As San Francisco remains divided over last week’s homeless sweeps, questions linger over Mayor Ed Lee’s plans to expand Navigation Centers around The City — and the lack of them.
When the first Navigation Center opened nearly a year ago at 1950 Mission St., it was hailed as a creative solution with great potential. Those involved in the effort say it’s not disappointed.
The site lacks the rules of a conventional shelter, allowing people to come and go, keep belongings, sleep with their loved ones — all while connecting them to services and housing. It was the homeless who live on the streets, often in tents, for whom the model was meant to appeal.
But with all its success, an unanswered question remains: Why hasn’t the model yet expanded to other sites?
The Board of Supervisors Budget and Finance Committee will hold a hearing Wednesday on the potential expansion of the Navigation Center model, when officials with the mayor’s office are expected to discuss the plan. It’s unclear, however, where the new centers could be located.
Supervisor Norman Yee, who sits on the committee, said via text message Monday that “locations been thrown around but nothing definitive.”
Supervisor David Campos, who represents the Mission, including the area of the recent controversial sweeps of homeless residents who live in tents, said his district “stepped up last year” by creating an LGBT shelter and the first Navigation Center, and that it’s time for other districts to step up as well.
Campos noted that at the center’s opening last year that there was a need for several centers around The City.
“There’s a complete failure by this mayor to deal with this issue,” Campos said Monday, adding that “we want to have answers from this administration.”
Campos suggested more centers could have avoided the growth of tents along Division Street, which caused residents and area businesses to complain.
Amid the criticism, The City condemned the tents along Division and 13th streets beneath U.S. Highway 101 as a health hazard, and gave the homeless 72 hours to vacate. That notice expired at 5 p.m. Friday. A similar notice was posted for those living in tents at Showplace Square with a deadline of 5 p.m. Sunday.
The City offered these people a roof at Pier 80, a temporary shelter near Mission Bay that opened in February. With the deadlines expired, a fewer number of tents and those living in them remain in the area as of Monday afternoon. Some had moved to Pier 80, while others moved to side streets.
“Having more creative models like a Navigation Center model would make a big difference,” Kelly Hiramoto, who oversees the Homeless Outreach Team, said last week during a board committee hearing.
Pier 80 is not a Navigation Center, nor is it ideal to become one, according to Mayor Ed Lee’s homeless czar Sam Dodge. Last week, Dodge called Pier 80 “intimidating” with its high fences, barbed wire, and industrial shed “three blocks long.”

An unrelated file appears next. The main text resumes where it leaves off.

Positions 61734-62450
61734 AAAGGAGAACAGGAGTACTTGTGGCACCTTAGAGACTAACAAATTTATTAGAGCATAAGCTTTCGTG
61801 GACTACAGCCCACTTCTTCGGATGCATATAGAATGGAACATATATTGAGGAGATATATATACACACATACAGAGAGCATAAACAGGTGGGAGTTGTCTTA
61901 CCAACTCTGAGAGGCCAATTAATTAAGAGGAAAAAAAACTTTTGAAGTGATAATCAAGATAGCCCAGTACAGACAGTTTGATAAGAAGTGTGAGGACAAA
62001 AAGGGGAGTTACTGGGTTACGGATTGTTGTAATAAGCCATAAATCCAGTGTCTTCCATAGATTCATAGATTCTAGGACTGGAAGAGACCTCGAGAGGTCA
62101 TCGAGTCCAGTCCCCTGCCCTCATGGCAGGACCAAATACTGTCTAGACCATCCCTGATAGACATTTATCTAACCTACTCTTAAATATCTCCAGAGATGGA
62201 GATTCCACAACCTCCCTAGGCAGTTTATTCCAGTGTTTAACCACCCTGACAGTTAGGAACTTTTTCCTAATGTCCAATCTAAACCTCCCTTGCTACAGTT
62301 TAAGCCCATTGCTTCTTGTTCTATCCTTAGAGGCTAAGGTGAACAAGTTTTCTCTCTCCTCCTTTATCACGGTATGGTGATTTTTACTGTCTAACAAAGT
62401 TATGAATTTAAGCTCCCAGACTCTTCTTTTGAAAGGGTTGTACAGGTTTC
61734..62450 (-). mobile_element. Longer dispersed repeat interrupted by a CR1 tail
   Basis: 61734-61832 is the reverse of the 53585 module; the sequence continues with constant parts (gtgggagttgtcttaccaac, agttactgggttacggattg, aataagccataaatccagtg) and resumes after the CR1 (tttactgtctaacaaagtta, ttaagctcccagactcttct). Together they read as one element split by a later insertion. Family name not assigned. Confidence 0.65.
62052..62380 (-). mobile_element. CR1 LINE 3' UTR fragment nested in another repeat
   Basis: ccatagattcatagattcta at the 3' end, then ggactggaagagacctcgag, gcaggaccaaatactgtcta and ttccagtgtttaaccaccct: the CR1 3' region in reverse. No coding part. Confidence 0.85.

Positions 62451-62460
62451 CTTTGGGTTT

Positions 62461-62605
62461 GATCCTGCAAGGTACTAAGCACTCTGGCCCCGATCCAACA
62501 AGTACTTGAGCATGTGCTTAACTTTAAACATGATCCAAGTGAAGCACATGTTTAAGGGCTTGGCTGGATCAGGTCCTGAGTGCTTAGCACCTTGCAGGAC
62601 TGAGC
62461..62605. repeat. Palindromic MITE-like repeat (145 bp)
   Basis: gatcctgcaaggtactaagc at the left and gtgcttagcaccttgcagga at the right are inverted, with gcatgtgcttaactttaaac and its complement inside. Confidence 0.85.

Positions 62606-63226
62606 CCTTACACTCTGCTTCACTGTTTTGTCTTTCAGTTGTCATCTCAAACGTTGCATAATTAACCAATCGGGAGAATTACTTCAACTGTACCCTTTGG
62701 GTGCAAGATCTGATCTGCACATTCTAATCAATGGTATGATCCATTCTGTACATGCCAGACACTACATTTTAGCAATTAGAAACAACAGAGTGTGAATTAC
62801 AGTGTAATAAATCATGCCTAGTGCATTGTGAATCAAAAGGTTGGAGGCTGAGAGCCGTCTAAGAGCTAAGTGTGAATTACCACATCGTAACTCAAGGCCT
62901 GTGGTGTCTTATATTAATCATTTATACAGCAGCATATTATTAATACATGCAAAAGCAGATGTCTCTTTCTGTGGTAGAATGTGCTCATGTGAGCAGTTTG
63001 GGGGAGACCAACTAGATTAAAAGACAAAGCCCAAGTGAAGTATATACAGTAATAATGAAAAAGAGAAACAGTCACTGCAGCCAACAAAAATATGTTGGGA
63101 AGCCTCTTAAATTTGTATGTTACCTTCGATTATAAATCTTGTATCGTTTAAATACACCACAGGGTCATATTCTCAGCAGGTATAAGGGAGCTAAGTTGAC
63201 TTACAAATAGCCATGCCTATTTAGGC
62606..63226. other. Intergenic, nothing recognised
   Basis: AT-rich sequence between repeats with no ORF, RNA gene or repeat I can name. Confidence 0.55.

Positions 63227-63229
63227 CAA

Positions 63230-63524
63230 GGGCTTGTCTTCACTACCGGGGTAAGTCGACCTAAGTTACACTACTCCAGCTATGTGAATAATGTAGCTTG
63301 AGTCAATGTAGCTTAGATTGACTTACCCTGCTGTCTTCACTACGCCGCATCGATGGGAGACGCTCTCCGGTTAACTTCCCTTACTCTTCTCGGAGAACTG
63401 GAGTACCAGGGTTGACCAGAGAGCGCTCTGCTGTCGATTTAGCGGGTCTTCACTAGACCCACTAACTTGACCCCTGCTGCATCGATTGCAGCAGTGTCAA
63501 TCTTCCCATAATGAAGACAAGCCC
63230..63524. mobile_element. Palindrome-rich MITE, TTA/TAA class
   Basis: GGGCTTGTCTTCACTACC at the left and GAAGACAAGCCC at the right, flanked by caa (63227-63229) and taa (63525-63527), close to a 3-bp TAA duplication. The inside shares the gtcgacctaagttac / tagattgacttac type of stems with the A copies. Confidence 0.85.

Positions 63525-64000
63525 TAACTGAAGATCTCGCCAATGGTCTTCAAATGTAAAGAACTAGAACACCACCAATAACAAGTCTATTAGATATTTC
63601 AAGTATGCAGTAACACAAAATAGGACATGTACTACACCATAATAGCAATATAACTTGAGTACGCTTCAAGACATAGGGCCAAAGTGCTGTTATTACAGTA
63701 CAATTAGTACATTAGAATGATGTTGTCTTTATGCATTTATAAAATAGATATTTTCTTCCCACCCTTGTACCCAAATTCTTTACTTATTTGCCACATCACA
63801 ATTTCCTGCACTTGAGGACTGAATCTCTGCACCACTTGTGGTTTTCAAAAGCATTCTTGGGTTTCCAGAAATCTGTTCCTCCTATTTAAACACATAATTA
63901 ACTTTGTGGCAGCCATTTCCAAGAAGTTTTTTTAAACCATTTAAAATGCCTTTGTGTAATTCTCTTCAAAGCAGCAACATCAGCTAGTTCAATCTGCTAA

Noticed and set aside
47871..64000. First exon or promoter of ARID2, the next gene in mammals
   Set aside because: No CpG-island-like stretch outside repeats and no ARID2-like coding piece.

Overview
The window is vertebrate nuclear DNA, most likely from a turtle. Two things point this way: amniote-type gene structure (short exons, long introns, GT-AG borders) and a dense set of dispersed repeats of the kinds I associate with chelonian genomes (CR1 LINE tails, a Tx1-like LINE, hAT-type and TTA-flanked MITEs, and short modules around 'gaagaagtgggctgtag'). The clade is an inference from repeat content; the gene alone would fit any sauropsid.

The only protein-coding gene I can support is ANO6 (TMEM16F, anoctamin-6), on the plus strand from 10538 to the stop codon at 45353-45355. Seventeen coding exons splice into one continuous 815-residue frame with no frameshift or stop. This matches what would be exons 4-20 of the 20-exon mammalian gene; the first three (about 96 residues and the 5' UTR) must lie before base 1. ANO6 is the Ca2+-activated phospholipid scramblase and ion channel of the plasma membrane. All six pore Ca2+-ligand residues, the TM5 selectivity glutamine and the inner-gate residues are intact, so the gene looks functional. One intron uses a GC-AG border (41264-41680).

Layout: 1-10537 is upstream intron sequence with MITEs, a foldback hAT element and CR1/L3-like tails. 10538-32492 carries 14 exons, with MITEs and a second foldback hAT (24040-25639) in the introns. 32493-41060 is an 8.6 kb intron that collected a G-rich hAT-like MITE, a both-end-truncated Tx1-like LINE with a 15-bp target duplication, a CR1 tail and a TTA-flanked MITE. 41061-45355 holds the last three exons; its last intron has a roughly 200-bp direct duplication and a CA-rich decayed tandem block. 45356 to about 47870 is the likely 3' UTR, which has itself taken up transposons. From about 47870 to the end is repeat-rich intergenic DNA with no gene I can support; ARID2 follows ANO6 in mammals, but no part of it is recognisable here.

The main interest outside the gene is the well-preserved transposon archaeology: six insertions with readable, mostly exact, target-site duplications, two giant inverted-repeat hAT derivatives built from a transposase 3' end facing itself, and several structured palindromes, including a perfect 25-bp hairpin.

“There are some other options,” Dodge said at the time, but stopped short of specifics.
Jennifer Friedenbach, executive director of the Coalition on Homelessness, said shelter providers plan to discuss at Wednesday’s hearing overhauling the shelter system to transition into housing two people for every one bed annually.
“We want to stop this sort of shuffling people around and saying this is what it will take,” Friedenbach said.
There were few takers of the Pier 80 accommodations over the weekend as the deadlines passed to vacate. Of the 113 people in the Division Street/Showplace Square areas contacted by the homeless outreach team over the weekend, seven accepted shelter at Pier 80, according to Rachael Kagan, a spokesperson for the Public Health Department.
One Pier 80 occupant, Allen Lee, 52, said he returned to San Francisco from Louisiana about a month ago. “Pier 80 came and got me,” said Lee, who was wearing a wristband needed for entry into the facility. “You get three hot meals a day. It’s really excellent.” He has a bike, which he used to ride to the Division Street area to meet a friend.
Meanwhile, on the corner of Harrison and 13th streets and across from Rainbow Grocery, “Hun” stood by his belongings, sweeping the area in the afternoon sun.
“I’d rather live outside, alone. You avoid a lot of the problems. It’s all regimentation,” said the 57-year-old, who added that he has lived on the streets since 1997, after leaving his Potrero Hill apartment amid rent hikes, a collecting habit and the loss of employment.
Hun had moved his belongings away from the area of the sweeps, but that, for him, is just another day.
“Generally, I get rousted at least three or four times a week by the police. I have to move. Basically, I spend all my days moving and then when I am not moving, I am recuperating.”
Dodge said last week that the Navigation Center has brought 355 people “off the streets.”
“Seventy-nine percent of the exits have been to housing or in long-term treatment,” he said, adding, “Over all it’s been a great success.”